“The President is every bit as much a product of the show, but it’s not just his age and mastery of the alphabet that make Obama the first Sesame Street President,” writes Nancy Gibbs in Time, in the cleverly titled “Tickle Me Obama: Lessons from Sesame Street.” “The Obama presidency is a wholly American fusion of optimism, enterprise and earnestness — rather like the far-fetched proposal of 40 years ago to create a TV show that would prove that educational television need not be an oxymoron.”
Meanwhile, in Newsweek, Lisa Guernsey gives us the story of “The Show that Counts: How Sesame Street Changed the World.”
“It is, arguably, the most important children’s program in the history of television,” writes Guernsey. “No show has affected the way we think about education, parenting, childhood development and cultural diversity, both in the United States and abroad, more than Big Bird and friends. You might even say that Sesame Street changed the world, one letter at a time.”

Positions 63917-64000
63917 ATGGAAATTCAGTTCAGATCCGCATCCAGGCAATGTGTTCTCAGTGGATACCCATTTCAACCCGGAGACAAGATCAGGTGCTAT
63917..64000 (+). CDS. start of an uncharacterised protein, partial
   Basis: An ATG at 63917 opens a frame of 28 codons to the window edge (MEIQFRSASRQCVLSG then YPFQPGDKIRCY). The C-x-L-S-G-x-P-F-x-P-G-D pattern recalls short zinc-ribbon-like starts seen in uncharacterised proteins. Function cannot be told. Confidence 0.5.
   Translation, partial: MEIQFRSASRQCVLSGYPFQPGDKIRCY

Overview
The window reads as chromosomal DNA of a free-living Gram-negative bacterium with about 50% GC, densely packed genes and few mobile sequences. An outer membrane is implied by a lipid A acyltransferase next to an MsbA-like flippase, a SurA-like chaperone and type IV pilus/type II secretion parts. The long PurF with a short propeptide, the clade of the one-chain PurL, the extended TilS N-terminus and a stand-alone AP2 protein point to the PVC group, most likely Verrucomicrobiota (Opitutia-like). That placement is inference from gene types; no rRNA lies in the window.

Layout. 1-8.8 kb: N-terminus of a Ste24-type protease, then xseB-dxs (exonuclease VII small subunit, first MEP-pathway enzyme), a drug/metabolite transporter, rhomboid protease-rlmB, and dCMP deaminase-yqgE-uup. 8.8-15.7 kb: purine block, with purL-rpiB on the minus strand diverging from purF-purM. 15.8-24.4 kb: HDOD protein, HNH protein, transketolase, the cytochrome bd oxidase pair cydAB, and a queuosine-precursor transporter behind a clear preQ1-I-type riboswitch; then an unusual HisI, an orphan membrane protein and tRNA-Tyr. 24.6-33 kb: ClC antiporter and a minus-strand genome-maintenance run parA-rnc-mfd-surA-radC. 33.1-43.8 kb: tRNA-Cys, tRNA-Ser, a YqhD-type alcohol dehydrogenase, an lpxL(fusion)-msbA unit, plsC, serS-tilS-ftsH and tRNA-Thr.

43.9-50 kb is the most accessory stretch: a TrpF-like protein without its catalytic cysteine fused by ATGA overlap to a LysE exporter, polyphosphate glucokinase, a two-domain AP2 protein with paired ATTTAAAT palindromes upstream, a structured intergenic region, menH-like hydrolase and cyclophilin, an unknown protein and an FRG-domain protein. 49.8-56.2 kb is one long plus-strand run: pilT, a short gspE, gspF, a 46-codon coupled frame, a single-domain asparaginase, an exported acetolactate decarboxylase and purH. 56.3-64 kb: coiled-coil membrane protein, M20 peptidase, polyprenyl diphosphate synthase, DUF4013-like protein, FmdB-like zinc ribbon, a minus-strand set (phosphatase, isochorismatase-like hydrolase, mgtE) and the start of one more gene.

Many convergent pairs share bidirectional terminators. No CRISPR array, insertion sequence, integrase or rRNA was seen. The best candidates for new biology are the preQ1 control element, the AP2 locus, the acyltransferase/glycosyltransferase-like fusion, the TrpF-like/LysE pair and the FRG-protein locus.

Guernsey goes on to give a wonderful detailed history of the development of the show, from its days created by the Childrens Television Workshop to now, and the spectacular effect it’s had on the ability of television to be both an entertainment and education vehicle.